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Church visits

SweetPeasA few weeks ago I had a bit of a mishap, which landed me on the couch for a few days. Coming home one night, a suicidal deer decided to do some minor remodelling to my car. Word got out quickly; not just because I’m the clergy, but because I live and exercise ministry in small towns. Everyone hears everything in a small town!

The response didn’t really surprise me: there was a deluge of calls and cards, visitors and emails, and countless assurances of prayers. Some people brought flowers and treats, some started unloading their spare cucumbers (I couldn’t fight them off!), some offered rides and car use and grocery shopping trips and anything else I might need. Many just wanted to assure themselves that I really wasn’t terribly injured, and convey concern and love.

So why does this not really surprise me? Because this is the type of response that is normal within these communities. This is the type of response that everyone gets. People really embrace the notion of being community; of giving and receiving, of being exactly as the church should be.

This means helping out when someone needs it, from taking out the garbage to picking up the mail. It’s making a quick phone call to say hello, to let someone know they are being thought of and appreciated. It’s picking the sweet peas or raspberries to hopefully bring a smile to someone’s face. It’s being present, in tune to how the other person is doing; keeping visits shorter if a person needs rest or longer if a person needs company.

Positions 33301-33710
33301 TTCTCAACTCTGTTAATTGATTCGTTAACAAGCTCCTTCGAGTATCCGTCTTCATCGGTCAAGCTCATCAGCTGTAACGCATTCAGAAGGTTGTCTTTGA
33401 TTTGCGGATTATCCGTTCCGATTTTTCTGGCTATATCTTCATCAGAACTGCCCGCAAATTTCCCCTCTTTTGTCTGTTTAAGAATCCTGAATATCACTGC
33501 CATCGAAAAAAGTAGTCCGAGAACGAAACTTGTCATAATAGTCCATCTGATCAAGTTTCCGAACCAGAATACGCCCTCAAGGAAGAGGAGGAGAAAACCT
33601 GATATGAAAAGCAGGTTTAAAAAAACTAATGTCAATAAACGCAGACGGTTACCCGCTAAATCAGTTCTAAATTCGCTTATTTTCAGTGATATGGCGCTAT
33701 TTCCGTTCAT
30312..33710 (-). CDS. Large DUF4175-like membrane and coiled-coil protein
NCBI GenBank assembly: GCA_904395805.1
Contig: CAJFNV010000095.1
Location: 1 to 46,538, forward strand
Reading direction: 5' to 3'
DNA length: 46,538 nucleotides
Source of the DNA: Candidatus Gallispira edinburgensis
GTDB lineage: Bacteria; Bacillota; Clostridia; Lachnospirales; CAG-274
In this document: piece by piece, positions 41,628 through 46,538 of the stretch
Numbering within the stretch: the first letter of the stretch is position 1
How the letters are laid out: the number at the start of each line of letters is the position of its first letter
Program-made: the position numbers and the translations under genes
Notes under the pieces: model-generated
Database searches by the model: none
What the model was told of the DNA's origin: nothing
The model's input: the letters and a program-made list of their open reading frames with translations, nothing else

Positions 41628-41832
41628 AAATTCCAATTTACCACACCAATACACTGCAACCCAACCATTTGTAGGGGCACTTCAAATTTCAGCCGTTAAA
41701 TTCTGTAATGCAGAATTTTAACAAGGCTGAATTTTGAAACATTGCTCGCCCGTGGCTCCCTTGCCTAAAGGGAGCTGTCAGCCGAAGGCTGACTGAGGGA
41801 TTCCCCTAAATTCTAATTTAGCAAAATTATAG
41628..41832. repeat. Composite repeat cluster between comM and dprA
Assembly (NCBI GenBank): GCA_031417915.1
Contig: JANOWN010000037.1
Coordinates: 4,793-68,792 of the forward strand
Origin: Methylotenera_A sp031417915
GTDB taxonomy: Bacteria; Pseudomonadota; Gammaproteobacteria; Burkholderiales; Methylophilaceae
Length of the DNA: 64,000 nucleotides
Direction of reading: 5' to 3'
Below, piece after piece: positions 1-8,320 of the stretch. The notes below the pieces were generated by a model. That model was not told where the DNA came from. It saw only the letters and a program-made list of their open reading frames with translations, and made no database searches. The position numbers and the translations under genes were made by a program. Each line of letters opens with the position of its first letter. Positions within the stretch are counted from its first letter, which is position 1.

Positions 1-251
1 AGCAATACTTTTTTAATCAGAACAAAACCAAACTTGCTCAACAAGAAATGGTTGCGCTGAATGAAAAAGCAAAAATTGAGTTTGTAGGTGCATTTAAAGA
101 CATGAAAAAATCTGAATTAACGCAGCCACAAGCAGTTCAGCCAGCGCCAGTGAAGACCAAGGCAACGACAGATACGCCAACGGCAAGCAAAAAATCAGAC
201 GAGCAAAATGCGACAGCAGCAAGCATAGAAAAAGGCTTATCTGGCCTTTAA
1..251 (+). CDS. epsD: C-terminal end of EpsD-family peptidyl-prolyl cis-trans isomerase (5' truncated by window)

It’s basic: loving and serving neighbor. It’s exactly what the church should be doing.

Yet, this type of church visiting is not always as prevalent and expected as it is here in this parish. Some parishes have pastoral visiting teams, others do not. Some folks will insist that only the clergy can do church visiting, as lay visiting “doesn’t represent the church.” Some parishes have a regular calling list, while others have members on a daily prayer cycle.

I’m curious what others’ experiences are? What do you consider to be a church visit as opposed to a friend visit? Have you been a parish visitor? Have you received a church visit when you’ve been ill or injured? What do you expect from the church when you’re in need? How do you communicate those needs within the church? Do people know and/or feel comfortable to call the church to request a visit, or do they expect to be left alone if they’ve not called?

It’s been an interesting experience to be receiving church visits, when normally I’m making church visits. It’s been lovely to see how things are going well here – knowing that the community I serve takes being community very seriously indeed. I pray everyone might know this type of community from their church!

About Laura Marie Piotrowicz

I’m a high-energy priest, now serving in the Diocese of Niagara, catching glimpses of the kingdom in daily life. I consider church to be a verb, and I’m passionate about prayer, eco-theology, and social justice. I love travel, reading, canoeing, camping, gardening and cooking, playing with my dogs, and drinking good coffee.
http://everydaychristianityblog.blogspot.ca

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One Response to Church visits

  1. Great reflection on a most important ministry in any church community! Thank you

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